While chroot is a pretty straightforward, namespaces and cgroups are a bit more nebulous to understand but no less important. Both of these next two features are for security and resource management.
Let's say you're running a big server that's in your home and you're selling space to other people (that you don't know) to run their code on your server. What sort of concerns would you have? Let's say you have Alice and Bob who are running e-commerce services dealing with lots of money. They themselves are good citizens of the servers and minding their own business. But then you have Eve join the server who has other intentions: she wants to steal money, source code, and whatever else she can get her hands on from your other tenants on the server. If just gave all three them root access to server, what's to stop Eve from taking everything? Or what if she just wants to disrupt their businesses, even if she's not stealing anything?
Your first line of defense is that you could log them into chroot'd environments and limit them to only those. Great! Now they can't see each others' files. Problem solved? Well, no, not quite yet. Despite the fact that she can't see the files, she can still see all the processes going on on the computer. She can kill processes, unmount filesystem and potentially even hijack processes.
Enter namespaces. Namespaces allow you to hide processes from other processes. If we give each chroot'd environment different sets of namespaces, now Alice, Bob, and Eve can't see each others' processes (they even get different process PIDs, or process IDs, so they can't guess what the others have) and you can't steal or hijack what you can't see!
There's a lot more depth to namespaces beyond what I've outlined here. The above is describing just the UTS (or UNIX Timesharing) namespace. There are more namespaces as well and this will help these containers stay isloated from each other.
Now, this isn't secure. The only thing we've protected is the file system, mostly.
- chroot in a terminal into our environment
- In another terminal, run
docker exec -it docker-host bash. This will get another terminal session #2 for us (I'll refer to the chroot'd environment as #1)
tail -f /my-new-root/secret.txt &in #2. This will start an infinitely running process in the background.
psto see the process list in #2 and see the
tailprocess running. Copy the PID (process ID) for the tail process.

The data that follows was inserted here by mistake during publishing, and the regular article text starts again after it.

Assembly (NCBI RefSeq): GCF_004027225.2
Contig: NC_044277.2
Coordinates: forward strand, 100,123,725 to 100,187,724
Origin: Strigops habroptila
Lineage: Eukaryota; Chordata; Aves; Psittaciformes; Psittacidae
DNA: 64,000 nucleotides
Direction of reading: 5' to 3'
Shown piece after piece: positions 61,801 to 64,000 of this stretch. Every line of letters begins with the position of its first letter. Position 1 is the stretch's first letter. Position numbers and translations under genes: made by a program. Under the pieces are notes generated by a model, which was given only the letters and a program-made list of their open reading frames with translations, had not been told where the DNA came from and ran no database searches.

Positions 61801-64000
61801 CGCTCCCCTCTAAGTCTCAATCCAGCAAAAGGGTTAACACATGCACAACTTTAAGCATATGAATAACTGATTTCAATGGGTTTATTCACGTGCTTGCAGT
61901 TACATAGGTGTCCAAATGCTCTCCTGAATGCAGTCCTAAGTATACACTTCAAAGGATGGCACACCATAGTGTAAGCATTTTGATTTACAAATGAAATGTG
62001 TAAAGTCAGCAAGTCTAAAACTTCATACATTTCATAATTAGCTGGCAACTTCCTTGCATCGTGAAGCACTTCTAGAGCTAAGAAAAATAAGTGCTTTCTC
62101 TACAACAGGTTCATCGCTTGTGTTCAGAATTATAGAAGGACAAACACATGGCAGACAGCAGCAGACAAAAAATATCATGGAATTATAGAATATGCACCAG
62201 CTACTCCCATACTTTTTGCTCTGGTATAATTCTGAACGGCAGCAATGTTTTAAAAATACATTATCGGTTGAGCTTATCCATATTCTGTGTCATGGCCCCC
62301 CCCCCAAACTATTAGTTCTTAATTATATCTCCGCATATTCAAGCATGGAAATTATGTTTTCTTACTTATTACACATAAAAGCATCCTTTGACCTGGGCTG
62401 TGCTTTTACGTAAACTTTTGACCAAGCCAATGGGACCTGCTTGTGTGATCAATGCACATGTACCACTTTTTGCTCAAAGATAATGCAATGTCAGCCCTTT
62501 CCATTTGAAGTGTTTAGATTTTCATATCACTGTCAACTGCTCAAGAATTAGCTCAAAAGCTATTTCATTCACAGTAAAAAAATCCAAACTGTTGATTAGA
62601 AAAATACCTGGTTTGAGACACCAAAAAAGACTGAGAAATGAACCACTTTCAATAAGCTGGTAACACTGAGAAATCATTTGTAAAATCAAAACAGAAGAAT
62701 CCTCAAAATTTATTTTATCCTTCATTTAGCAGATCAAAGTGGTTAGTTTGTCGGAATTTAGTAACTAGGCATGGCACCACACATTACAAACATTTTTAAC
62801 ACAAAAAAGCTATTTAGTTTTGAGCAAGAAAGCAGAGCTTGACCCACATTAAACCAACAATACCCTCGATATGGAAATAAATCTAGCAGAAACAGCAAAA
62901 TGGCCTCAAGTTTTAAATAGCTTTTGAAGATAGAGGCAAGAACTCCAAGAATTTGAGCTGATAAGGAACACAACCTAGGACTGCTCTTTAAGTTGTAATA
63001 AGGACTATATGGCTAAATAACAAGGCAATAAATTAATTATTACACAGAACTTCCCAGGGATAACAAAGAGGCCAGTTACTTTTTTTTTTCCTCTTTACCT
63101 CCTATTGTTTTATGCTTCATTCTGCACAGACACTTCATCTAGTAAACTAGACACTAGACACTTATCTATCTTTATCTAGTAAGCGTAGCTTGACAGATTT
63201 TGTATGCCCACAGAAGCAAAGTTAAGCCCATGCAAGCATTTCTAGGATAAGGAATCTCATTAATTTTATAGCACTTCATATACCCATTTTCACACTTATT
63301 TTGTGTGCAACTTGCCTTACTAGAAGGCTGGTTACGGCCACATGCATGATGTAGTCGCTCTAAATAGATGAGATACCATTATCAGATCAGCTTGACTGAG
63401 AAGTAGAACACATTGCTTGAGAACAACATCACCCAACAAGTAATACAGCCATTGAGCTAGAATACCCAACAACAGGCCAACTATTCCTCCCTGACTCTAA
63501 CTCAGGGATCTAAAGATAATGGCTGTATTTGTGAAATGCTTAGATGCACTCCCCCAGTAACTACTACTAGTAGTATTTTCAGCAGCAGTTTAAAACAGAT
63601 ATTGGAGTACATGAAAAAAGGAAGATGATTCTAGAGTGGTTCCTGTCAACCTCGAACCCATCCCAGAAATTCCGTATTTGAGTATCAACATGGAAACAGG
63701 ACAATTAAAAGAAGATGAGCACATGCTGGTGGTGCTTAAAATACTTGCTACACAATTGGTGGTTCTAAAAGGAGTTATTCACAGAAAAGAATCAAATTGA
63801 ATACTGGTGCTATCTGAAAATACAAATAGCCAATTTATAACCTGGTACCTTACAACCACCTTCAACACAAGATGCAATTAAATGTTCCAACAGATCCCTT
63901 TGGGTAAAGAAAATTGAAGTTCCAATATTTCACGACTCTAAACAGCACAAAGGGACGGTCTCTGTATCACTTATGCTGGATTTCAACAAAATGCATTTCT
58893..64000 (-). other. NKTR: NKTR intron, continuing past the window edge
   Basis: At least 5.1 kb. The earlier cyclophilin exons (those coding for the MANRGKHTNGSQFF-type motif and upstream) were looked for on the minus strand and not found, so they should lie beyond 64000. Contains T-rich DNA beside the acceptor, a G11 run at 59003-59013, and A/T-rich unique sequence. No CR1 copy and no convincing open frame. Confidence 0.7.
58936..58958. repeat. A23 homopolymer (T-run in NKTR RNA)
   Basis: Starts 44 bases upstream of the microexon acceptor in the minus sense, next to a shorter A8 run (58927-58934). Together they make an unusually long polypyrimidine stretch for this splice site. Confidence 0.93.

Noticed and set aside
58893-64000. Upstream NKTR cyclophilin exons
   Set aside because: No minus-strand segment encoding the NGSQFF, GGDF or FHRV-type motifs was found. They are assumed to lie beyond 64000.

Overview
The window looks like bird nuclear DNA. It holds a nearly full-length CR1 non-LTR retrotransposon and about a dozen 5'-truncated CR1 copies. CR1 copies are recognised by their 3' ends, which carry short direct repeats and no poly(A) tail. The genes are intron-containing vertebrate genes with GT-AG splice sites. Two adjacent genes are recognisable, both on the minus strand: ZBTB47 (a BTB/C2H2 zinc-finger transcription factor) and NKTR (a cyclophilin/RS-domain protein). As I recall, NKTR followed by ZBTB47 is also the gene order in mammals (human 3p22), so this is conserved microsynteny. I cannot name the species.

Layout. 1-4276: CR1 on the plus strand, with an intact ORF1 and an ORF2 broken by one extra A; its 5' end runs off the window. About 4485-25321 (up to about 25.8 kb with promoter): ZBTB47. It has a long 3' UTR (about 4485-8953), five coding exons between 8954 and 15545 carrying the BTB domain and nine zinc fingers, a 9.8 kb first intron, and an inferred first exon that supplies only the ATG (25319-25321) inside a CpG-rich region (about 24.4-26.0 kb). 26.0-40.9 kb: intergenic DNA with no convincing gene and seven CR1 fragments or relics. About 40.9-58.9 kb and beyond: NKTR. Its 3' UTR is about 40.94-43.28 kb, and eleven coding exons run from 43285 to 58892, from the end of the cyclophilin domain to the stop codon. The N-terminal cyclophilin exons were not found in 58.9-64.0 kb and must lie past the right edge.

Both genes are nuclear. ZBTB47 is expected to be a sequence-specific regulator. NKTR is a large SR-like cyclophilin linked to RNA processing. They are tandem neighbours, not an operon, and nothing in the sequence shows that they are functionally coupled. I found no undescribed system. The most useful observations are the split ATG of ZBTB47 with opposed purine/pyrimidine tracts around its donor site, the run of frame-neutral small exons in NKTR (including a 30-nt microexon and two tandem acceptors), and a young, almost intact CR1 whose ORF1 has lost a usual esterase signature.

- In #1, the chroot'd shell, run
kill <PID you just copied>. This will kill the tail process from inside the
chroot'denvironment. This is a problem because that means chroot isn't enough to isolate someone. We need more barriers. This is just one problem, processes, but it's illustrative that we need more isolation beyond just the file system.
So let's create a chroot'd environment now that's isolated using namespaces using a new command:
unshare creates a new isolated namespace from its parent (so you, the server provider can't spy on Bob nor Alice either) and all other future tenants. Run this:
NOTE: This next command downloads about 150MB and takes at least a few minutes to run.
exit # from our chroot'd environment if you're still running it, if not skip this # install debootstrap apt-get update -y apt-get install debootstrap -y debootstrap --variant=minbase bionic /better-root # head into the new namespace'd, chroot'd environment unshare --mount --uts --ipc --net --pid --fork --user --map-root-user chroot /better-root bash # this also chroot's for us mount -t proc none /proc # process namespace mount -t sysfs none /sys # filesystem mount -t tmpfs none /tmp # filesystem
This will create a new environment that's isolated on the system with its own PIDs, mounts (like storage and volumes), and network stack. Now we can't see any of the processes!
Now try our previous exercise again.
tail -f /my-new-root/secret.txt &from #2 (not the unshare env)
psfrom #1, grab pid for
kill <pid for tail>, see that it doesn't work
We used namespaces to protect our processes! We could explore the other namespaces but know it's a similar exercise: using namespaces to restrict capabilities of containers to interfering with other containers (both for nefarious purposes and to protect ourselves from ourselves.)